Lenten Music: Jan Dismas Zelenka’s ‘Miserere’

The Jesuit educated Czech Catholic composer Jan Zelenka, sometimes called the “Catholic Bach,”* is too little known. Worthy to be listed alongside his contemporaries, Bach, Händel, Vivaldi and Telemann, his music presents fine specimens of glorious Baroque counterpoint.

Damian Thompson has an informative and entertaining piece on him in the U.K. Spectator that’s worth reading — complete, though it be, with Thompson’s personal eccentricities. And Robert R. Reilly penned an article on him for Crisis Magazine.

Below is a Miserere composed by Zelenka, the opening strains of which remind me of a Mozart piece I cannot seem to identify.

* There is another man known as “The Catholic Bach.” In his case, the title is more literal, since he is Johann Christian Bach, youngest son of Johann Sebastian and Anna Magdalena Bach.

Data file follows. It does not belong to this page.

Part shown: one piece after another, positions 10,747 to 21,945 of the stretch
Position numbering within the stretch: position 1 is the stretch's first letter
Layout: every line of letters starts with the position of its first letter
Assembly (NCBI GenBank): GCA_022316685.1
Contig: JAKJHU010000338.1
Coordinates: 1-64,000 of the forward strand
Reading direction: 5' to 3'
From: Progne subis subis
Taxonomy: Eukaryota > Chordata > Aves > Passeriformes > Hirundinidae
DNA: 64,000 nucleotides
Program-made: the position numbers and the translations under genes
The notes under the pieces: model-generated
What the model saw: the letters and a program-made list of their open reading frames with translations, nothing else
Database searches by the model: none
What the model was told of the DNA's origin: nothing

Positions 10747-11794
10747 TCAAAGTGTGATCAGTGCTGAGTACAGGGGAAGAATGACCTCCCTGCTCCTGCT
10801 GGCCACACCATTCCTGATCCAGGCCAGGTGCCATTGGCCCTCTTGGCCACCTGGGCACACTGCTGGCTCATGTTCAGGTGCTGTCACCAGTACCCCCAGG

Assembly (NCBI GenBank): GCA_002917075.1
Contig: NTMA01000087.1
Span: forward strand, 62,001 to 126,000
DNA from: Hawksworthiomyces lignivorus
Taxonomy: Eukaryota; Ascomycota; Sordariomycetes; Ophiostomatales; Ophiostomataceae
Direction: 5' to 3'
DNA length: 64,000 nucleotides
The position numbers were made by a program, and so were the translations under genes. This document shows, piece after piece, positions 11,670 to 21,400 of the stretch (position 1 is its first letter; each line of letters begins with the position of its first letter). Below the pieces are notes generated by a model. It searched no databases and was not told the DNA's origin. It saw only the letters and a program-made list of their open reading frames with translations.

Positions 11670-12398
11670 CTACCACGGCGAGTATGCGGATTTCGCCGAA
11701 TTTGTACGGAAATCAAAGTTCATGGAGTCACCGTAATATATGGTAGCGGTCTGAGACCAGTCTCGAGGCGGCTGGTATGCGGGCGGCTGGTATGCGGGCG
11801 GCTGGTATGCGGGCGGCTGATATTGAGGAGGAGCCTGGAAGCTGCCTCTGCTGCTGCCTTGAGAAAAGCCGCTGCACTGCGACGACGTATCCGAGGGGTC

• Alyosha Karamazov

    The linked article by Robert R. Reilly quotes Zelenka’s dedication at the front of his Missa Dei Patris:

    “Mass in honor of God our Father, the almighty God, Creator of all Things, the Most Sublime and Best Father. Dedicated to him in deep humility, submissive veneration and profound adoration with a contrite and humble heart which He will not despise, by His most lowly, most humble and most unworthy creature, Jan Dismas Zelenka.”

    Here is that Mass: